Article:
export XE_EXTRA_ARGS="server=${POOL},port=${PORT},username=${USER},password=${PASSWORD}"

 

A better choice is to install xe on the CentOS 6.5 host. 

Install pre-reqs

Install stunnel

yum install stunnel

 

 Install xapi-xe rpm from Xenserver CD

Because the Control Domain in Xenserver is 32 bit the xe command included is also 32 bit. If you have 64 bit CentOS you will need to install 32 bit glibc. The best way is to just let yum worry about it as apposed to using rpm.

If you already have a XenServer CD available you can copy the xapi-xe rpm to your CentOS host directly. If not follow the directions below.

wget http://downloadns.citrix.com.edgesuite.net/akdlm/8159/XenServer-6.2.0-install-cd.iso
mkdir xsiso
mount -o loop XenServer-6.2.0-install-cd.iso xsio
yum install xsio/packages.main/xapi-xe-0.2-5669.i686.rpm

 

 Control remote poolmaster using xe

 Because the poolmaster is remote you'll need to include the server, port, username and password in your commandline. 

xe -s <poolmaster> -p 443 -u root -pw <root password> vm-list

You can set these items in the XE_EXTRA_ARGS variable to make using xe easier.

export XE_EXTRA_ARGS="server=${POOL},port=${PORT},username=${USER},password=${PASSWORD}"
xe vm-list
Published in Xenserver Howtos
Wednesday, 23 September 2009 10:00

Install Xen 3.4 on CentOS 5 (32 bit) the easy way

 

1. First we need to add the YUM repository holding the updated Xen. You will need to be logged in as root to carry out these instructions

 

wget http://www.gitco.de/linux/i386/centos/5/CentOS-GITCO.repo -O /etc/yum.repos.d/CentOS-GITCO.repo

2. Uninstall and reinstall the Virtualization group

yum groupremove Virtualization
yum update
yum clean all
yum groupinstall -y Virtualization
Published in Xen Howtos

1. First we need to download the YUM repository file for the updated Xen. Then uninstall the old Virtualization group and reinstall it. This will upgrade the packages.

wget http://www.gitco.de/linux/x86_64/centos/5/CentOS-GITCO.repo -O /etc/yum.repos.d/gitco.repo
yum groupremove Virtualization
yum groupinstall -y Virtualization

Yum will probably want to upgrade some other files along with the ones we've chosen.

Warning! If you get an error message from grubby this is bad!

Installing: kernel-xen                   ####################### [ 9/13]
grubby fatal error: unable to find a suitable template

This means that your grub.conf file couldn't be written to for whaterver reason so you won't be able to successfully reboot. If you get this message you need to edit your /boot/grub/grub.conf file and make the kernel lines match the kernel you installed.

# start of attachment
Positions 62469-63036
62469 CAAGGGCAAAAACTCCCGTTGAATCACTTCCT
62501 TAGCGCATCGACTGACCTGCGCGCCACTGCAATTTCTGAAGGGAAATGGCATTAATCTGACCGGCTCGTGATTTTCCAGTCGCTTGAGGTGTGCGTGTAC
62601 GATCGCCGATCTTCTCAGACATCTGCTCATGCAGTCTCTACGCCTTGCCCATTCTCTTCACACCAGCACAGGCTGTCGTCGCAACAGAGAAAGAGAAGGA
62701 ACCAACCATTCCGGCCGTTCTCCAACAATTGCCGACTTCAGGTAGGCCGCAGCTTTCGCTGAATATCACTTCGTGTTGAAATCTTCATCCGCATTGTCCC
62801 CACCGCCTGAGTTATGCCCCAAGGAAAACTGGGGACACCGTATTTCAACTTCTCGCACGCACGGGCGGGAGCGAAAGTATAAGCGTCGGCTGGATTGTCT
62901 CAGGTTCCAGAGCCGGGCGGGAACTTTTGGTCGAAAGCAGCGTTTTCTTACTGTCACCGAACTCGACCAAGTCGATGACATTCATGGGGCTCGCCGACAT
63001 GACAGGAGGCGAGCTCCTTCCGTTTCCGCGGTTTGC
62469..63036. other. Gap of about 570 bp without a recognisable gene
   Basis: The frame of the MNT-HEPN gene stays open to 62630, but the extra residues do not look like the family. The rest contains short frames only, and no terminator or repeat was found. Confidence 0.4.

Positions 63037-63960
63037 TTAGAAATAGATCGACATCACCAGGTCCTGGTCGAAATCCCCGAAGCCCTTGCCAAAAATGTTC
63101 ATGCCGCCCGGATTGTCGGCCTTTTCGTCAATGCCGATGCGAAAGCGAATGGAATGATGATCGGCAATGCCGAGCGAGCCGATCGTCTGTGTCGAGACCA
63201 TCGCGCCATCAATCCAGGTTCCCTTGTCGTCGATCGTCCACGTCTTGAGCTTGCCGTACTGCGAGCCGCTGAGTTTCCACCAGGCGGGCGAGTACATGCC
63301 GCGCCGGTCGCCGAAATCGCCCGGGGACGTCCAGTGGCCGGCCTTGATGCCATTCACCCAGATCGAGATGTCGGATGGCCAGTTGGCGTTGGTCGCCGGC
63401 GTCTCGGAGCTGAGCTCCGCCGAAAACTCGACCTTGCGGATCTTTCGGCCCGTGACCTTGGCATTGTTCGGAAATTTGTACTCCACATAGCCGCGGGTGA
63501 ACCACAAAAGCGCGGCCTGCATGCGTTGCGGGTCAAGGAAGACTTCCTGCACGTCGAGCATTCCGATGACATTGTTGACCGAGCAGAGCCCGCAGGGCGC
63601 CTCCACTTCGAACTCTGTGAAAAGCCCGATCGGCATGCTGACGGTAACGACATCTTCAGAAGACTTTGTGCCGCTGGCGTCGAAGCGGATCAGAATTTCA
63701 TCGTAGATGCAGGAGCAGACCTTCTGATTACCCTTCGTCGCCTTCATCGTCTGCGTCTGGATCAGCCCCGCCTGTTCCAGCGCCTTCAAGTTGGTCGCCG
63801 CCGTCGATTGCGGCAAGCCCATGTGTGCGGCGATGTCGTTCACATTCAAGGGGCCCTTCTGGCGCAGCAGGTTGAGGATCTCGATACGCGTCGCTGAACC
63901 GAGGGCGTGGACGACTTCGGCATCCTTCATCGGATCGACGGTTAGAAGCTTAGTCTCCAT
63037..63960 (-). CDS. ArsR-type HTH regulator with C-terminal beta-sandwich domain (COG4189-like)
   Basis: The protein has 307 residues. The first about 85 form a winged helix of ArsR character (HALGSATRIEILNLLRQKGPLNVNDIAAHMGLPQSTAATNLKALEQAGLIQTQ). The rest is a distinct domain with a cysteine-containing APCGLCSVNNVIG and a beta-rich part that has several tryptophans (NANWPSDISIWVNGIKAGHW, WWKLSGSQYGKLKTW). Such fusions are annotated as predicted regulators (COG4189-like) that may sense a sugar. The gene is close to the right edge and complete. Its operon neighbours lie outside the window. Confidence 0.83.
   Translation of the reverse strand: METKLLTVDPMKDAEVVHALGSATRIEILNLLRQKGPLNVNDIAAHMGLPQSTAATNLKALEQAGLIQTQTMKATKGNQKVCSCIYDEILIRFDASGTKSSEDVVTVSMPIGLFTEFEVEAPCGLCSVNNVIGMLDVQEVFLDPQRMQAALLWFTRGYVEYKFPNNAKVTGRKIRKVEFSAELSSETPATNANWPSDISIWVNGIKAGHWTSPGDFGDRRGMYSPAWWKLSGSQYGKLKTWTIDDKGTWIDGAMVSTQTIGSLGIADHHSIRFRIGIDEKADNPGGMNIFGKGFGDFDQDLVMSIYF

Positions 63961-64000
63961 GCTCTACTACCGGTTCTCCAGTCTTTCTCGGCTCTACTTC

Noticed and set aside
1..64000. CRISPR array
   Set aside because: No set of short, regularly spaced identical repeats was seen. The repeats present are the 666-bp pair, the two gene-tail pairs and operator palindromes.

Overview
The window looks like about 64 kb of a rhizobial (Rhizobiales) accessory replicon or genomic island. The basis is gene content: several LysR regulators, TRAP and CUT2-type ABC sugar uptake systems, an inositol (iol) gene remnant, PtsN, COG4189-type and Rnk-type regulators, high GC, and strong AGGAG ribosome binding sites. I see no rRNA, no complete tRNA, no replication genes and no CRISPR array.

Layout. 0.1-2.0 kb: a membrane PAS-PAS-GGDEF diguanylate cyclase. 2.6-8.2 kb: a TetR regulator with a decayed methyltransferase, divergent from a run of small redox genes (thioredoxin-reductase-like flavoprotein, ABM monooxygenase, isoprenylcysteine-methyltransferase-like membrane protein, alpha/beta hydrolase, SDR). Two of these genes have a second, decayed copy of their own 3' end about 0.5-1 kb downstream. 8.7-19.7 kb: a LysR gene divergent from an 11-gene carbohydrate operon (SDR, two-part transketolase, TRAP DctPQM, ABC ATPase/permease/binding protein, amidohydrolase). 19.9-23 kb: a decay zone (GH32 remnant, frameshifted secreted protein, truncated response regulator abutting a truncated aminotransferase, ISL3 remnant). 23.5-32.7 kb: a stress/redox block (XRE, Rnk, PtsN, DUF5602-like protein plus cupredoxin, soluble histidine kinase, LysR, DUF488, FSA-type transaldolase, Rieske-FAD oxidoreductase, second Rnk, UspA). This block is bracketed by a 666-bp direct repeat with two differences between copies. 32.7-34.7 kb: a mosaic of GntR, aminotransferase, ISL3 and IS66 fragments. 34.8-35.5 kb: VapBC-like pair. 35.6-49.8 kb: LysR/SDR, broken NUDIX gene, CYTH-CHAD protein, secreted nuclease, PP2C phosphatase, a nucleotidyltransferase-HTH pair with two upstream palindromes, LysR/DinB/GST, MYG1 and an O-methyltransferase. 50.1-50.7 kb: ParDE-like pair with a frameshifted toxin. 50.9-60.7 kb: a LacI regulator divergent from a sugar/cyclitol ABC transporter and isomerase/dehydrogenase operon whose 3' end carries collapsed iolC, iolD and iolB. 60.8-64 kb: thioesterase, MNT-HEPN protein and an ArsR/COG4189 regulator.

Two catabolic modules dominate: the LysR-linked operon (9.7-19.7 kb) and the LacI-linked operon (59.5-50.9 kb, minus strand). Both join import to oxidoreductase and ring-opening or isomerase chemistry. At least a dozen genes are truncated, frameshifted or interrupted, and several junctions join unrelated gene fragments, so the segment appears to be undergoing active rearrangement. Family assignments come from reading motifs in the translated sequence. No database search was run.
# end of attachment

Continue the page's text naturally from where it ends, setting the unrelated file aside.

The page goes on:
Get your installed kernel version:

[ root@vs / ] rpm -q kernel-xen

kernel-xen-2.6.18-128.4.1.el5

Now edit your /boot/grub/grub.conf to match this

# grub.conf generated by anaconda
#
# Note that you do not have to rerun grub after making changes to this file
# NOTICE:  You have a /boot partition.  This means that
#          all kernel and initrd paths are relative to /boot/, eg.
#          root (hd0,0)
#          kernel /vmlinuz-version ro root=/dev/vgsys/lvroot
#          initrd /initrd-version.img
#boot=/dev/sda
default=0
timeout=5
splashimage=(hd0,0)/grub/splash.xpm.gz
hiddenmenu
title CentOS (2.6.18-128.4.1.el5xen)
root (hd0,0)
kernel /xen.gz-3.4.0
module /vmlinuz-2.6.18-128.4.1.el5xen ro root=/dev/vgsys/lvroot rhgb quiet
module /initrd-2.6.18-128.4.1.el5xen.img

4. Reboot - no really I mean it.

5. Try it out by using the xm dmesg command

\ \/ /___ _ __   |___ / |___ / / _ \
\  // _ \ '_ \    |_ \   |_ \| | | |
/  \  __/ | | |  ___) | ___) | |_| |
/_/\_\___|_| |_| |____(_)____(_)___/

(XEN) Xen version 3.3.0 ( This email address is being protected from spambots. You need JavaScript enabled to view it. ) (gcc version 4.1.2 20071124 (Red Hat 4.1.2-42)) Tue Sep  9 20:18:14 CEST 2008
(XEN) Latest ChangeSet: unavailable
(XEN) Command line:
(XEN) Video information:
(XEN)  VGA is text mode 80x25, font 8x16
(XEN)  VBE/DDC methods: V2; EDID transfer time: 2 seconds
(XEN) Disc information:
(XEN)  Found 1 MBR signatures
(XEN)  Found 1 EDD information structures
(XEN) Xen-e820 RAM map:

That's about all. If you have any questions drop a comment here.

Published in Xen Howtos